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Judson Phillips is the founder of Tea Party Nation, one of the largest Tea Party Groups in the country and the number one national tea party site on the Internet. A lawyer by profession, Judson has been involved in politics since his teens. “Ronald Reagan inspired me,” he says. Judson became involved in the Tea Party movement in February 2009 after hearing Rick Santelli’s rant on CNBC. “I heard there was going to be a Tea Party in Chicago inspired by Santelli, but didn’t know if anyone was doing a rally in Nashville where I was based. Finally I emailed Michelle Malkin and asked her if there was a Tea Party in Nashville. Malkin sent an email back saying, ‘No, why don’t you organize one?’ I did.” The first Tea Party in Nashville was held late February 2009 which drew a crowd of about 600. Judson then organized the Tax Day Tea Party in Nashville, which drew over 10,000 people into downtown. It was at this time that Tea Party Nation was formed. Later that year, Judson decided to bring activists from across the country together, so he organized the first National Tea Party Convention in February 2010, which featured Alaska’s former Governor and Republican Vice Presidential Nominee, Sarah Palin as it’s keynote speaker. He currently manages the Tea Party Nation website, writes several daily columns and is working on more projects than any one person should. He is a frequent guest on cable and broadcast news shows, including on Fox, MSNBC, CNN and others.
  • JWPicht

    You make some good points. Students should be aware of the return on investment of different degrees and programs, and judge carefully before dropping tens of thousands of dollars on one of them. But I have to laugh when you say that profs who teach courses on Harry Potter are making 6-figure salaries. A full professor of engineering or finance is likely to be in that 6-figure range. They have other options, and there aren’t huge numbers of new PhDs wanting their jobs.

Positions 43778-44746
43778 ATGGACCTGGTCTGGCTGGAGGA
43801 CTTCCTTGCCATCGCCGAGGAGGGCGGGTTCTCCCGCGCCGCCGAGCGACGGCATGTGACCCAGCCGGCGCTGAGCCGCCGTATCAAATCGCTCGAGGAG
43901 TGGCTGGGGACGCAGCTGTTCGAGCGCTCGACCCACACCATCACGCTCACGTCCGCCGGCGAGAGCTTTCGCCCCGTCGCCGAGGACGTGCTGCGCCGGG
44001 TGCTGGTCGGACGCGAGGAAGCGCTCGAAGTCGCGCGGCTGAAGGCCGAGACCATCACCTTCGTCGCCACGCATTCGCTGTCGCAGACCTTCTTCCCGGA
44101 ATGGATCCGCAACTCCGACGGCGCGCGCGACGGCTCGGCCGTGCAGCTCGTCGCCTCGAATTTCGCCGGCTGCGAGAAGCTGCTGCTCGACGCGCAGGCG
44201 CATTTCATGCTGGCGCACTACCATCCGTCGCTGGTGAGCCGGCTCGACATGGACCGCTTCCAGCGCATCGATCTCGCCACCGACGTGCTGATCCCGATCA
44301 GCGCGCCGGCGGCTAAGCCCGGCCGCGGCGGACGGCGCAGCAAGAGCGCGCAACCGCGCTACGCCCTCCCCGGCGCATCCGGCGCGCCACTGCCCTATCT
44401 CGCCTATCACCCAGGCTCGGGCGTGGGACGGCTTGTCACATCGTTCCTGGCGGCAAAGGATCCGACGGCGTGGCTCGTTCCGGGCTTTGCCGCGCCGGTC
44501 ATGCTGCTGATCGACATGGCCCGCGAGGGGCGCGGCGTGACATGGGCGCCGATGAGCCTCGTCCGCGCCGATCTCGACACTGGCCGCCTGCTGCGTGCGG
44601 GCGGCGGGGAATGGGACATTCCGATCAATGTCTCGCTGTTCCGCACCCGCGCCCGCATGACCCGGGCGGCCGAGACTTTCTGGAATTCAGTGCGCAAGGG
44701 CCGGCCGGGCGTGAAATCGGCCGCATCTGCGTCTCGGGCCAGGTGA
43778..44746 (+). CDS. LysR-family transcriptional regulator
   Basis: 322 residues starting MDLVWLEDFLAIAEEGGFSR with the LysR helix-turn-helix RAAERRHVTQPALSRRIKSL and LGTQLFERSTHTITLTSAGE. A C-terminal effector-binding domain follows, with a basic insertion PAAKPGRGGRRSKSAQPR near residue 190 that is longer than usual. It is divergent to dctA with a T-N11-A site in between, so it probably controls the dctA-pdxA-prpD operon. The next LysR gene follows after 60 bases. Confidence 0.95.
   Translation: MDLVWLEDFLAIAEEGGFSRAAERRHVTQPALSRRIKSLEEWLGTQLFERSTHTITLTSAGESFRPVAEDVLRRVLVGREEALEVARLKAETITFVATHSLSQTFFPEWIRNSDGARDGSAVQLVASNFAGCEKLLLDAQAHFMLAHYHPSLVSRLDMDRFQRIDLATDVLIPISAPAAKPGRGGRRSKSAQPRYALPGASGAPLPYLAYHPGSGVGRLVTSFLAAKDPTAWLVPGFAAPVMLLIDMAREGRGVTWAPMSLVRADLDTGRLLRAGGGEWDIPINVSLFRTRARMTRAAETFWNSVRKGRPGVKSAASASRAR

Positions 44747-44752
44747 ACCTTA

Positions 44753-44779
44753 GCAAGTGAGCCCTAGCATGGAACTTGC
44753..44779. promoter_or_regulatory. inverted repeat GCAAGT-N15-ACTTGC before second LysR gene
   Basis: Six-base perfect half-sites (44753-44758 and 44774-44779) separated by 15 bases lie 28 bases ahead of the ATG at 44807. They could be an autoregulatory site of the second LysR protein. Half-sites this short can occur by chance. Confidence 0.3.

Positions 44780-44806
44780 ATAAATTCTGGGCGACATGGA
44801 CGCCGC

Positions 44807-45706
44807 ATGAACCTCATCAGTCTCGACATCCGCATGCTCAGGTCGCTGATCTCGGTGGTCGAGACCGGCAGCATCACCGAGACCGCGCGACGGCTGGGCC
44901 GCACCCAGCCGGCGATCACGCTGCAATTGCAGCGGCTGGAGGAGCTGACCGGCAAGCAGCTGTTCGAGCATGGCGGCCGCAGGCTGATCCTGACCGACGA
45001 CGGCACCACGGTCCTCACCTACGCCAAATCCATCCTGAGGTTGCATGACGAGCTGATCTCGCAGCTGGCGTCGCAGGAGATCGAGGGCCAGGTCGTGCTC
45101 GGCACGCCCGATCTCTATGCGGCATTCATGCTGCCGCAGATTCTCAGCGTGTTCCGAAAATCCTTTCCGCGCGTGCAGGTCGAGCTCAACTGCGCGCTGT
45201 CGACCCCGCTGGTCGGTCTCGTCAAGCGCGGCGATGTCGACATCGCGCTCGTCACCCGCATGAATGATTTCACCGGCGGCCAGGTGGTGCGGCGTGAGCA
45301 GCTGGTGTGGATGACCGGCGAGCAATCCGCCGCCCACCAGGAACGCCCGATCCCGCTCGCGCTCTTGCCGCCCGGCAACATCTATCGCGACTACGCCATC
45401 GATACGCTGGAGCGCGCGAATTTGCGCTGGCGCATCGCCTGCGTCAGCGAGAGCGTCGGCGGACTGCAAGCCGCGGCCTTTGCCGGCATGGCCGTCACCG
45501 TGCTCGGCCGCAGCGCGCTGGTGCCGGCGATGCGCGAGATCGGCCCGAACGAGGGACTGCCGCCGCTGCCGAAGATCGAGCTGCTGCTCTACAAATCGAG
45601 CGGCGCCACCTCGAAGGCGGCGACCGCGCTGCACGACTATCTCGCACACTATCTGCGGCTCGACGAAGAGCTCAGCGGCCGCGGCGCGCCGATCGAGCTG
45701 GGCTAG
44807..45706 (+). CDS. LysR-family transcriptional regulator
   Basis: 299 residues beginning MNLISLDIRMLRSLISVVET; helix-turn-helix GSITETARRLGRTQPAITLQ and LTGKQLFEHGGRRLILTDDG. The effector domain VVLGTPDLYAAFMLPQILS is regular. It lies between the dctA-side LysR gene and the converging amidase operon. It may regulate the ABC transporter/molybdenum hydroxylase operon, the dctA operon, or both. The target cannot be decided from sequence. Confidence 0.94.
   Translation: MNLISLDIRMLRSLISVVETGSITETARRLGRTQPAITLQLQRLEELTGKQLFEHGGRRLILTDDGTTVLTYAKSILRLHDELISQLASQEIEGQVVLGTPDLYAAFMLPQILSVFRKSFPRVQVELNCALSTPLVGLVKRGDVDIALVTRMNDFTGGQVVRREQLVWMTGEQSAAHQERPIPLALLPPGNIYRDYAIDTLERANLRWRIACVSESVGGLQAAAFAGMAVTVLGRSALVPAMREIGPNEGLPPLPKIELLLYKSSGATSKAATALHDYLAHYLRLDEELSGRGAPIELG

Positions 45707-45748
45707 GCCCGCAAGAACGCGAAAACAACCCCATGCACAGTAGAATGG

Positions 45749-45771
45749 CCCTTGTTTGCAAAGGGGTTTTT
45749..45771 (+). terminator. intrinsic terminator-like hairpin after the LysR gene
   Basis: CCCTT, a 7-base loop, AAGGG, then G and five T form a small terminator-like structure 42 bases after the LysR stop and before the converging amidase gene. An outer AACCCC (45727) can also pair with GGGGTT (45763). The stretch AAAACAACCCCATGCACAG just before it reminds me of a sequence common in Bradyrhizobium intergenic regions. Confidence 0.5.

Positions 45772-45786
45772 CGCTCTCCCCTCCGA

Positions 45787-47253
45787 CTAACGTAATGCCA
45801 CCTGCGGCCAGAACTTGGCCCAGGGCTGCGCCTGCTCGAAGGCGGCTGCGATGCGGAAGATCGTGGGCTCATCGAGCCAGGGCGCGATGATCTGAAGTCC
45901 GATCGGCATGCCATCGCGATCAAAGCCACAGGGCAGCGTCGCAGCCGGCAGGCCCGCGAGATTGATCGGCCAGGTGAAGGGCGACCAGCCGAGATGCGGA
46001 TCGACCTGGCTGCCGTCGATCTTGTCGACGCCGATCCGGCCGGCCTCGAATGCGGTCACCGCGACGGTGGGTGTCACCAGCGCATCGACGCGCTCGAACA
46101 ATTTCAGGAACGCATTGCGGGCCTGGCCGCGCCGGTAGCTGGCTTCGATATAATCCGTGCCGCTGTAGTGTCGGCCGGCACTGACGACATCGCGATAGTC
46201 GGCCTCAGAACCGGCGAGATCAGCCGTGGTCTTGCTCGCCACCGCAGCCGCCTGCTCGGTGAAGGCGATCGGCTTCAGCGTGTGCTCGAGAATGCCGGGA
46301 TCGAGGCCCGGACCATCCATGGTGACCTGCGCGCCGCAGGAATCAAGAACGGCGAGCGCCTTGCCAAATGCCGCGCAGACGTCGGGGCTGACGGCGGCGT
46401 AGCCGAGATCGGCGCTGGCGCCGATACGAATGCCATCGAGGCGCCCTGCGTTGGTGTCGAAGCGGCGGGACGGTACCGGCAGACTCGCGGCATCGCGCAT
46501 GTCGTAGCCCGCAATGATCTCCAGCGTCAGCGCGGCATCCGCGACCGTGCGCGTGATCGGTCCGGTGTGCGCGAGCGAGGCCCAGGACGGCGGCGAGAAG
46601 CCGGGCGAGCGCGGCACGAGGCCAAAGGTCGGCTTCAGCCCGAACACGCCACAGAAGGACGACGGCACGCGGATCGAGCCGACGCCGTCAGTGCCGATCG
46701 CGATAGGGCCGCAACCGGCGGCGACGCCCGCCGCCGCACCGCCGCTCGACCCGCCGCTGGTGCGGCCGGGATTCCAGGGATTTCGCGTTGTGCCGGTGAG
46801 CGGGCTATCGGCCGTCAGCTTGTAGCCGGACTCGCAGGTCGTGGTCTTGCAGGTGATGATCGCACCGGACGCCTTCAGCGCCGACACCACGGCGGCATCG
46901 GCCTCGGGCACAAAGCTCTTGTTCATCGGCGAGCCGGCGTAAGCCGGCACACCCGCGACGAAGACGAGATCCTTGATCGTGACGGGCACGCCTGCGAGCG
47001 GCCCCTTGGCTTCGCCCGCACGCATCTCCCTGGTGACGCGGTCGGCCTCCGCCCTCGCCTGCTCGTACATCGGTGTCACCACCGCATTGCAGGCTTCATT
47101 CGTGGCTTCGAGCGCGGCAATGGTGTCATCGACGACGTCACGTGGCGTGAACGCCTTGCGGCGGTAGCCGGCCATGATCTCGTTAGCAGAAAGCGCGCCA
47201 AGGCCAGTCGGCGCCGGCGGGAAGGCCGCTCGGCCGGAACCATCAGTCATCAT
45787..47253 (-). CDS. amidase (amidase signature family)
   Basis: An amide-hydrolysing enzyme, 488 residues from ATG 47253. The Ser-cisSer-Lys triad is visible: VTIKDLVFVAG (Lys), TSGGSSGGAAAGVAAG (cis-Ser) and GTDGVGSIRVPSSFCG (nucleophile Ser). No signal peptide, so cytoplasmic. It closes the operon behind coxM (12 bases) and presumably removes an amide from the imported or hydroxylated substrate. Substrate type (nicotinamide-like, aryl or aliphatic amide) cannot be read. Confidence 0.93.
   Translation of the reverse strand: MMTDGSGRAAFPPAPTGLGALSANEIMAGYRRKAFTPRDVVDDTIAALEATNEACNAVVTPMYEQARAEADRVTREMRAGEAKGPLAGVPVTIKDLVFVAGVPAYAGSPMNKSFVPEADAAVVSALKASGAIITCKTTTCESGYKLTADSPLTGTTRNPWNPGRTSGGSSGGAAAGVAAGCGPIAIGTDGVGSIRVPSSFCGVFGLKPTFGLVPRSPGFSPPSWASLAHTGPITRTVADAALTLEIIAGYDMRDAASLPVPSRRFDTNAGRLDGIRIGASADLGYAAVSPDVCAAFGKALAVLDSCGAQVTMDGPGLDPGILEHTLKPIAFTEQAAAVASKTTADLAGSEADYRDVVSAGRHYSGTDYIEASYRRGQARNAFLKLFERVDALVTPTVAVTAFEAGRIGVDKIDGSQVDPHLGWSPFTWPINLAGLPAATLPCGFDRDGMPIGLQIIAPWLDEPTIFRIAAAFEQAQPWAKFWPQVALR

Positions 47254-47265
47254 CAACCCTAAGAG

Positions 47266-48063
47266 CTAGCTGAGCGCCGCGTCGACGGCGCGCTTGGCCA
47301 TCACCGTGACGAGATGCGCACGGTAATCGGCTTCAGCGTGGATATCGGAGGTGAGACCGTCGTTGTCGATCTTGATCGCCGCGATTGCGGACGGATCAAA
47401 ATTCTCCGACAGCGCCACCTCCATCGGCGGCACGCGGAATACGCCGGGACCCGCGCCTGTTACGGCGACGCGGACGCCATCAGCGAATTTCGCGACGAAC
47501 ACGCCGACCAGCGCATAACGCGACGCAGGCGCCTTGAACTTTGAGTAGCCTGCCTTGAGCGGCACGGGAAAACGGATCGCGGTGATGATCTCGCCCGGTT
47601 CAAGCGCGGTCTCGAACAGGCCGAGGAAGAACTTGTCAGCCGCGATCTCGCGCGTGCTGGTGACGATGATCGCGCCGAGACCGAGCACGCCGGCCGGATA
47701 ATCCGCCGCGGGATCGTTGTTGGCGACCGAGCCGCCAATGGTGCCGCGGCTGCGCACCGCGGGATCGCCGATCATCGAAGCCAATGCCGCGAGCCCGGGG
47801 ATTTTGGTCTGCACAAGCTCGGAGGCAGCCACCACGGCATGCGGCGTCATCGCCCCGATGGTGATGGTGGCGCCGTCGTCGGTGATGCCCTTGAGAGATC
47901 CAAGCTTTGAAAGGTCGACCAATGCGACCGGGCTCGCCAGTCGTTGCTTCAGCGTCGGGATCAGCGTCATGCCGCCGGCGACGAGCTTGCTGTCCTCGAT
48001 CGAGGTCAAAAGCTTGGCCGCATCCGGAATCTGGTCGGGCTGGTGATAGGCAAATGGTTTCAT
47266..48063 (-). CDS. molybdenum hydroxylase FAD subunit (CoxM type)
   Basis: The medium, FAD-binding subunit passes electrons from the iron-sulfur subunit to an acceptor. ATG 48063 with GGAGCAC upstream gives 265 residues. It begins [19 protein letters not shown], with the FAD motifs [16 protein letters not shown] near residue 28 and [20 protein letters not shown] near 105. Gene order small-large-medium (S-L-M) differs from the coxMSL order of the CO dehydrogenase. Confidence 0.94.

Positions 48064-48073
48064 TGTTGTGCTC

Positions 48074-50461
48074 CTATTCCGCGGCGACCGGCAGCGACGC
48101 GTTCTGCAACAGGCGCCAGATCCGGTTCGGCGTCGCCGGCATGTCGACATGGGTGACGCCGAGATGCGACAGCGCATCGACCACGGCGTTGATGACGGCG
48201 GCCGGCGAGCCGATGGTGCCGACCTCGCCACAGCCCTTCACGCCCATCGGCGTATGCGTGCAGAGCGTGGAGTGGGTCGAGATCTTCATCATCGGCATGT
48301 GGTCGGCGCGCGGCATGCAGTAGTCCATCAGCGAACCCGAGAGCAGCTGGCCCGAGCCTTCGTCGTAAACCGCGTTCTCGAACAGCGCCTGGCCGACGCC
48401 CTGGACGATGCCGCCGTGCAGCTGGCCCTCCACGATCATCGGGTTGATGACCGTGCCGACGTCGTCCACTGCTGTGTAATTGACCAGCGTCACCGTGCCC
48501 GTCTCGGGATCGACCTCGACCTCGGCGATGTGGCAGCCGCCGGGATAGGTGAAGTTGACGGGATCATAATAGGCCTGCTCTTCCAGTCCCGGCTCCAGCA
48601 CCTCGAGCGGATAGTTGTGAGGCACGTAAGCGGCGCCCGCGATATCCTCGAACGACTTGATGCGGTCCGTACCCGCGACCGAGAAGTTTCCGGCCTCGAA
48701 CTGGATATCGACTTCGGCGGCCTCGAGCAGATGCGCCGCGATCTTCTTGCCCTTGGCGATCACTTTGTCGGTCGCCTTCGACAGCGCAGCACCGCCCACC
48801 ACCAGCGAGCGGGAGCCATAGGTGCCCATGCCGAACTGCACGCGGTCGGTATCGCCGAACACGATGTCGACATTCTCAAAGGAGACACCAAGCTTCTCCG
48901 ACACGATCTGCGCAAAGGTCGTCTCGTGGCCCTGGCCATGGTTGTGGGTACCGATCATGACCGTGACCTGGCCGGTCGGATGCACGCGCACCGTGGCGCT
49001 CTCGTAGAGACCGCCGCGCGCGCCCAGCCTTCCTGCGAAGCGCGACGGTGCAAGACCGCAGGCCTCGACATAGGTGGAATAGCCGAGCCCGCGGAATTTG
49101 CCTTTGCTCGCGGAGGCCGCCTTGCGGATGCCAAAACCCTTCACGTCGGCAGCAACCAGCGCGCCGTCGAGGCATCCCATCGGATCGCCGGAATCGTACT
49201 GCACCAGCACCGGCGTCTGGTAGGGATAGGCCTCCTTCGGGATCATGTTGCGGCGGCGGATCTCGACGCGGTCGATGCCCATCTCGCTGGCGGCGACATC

Humanities and liberal arts profs (the Harry Potter course would probably be taught in an English department) make relatively much less. There are thousands of new humanities PhDs loosed on the market every year, most of them as unemployable as the undergraduates from their same programs. The profs who come up with these courses benefit from getting to teach courses that are fun for them and by keeping their student numbers up, but they aren’t making huge salaries as they do it.

    Their departments benefit by pushing up their enrollment numbers. Profs and their departments are in the position of entertainers, attempting to draw in customers by offering them courses that they think students will want and that don’t threaten to hurt their GPAs. Language departments are dying because students don’t want to take hard language courses and risk bad grades (you know how to conjugate читать or you don’t; you can’t BS your way into a passing grade if you don’t), and languages aren’t required by many programs. Give a student a choice of taking calculus or not taking it, and most won’t take it. “Harry Potter,” on the other hand …

    The crisis in universities hasn’t been foisted on the public by professors. Students, their parents, administrations, and banks that make student loans are all complicit in this mess, and government programs that pump money into student pockets to help them pay tuition have primed and fueled the bubble. Profs often become independent contractors who simply provide what their audience wants.

  • notateapartierandneverwillbe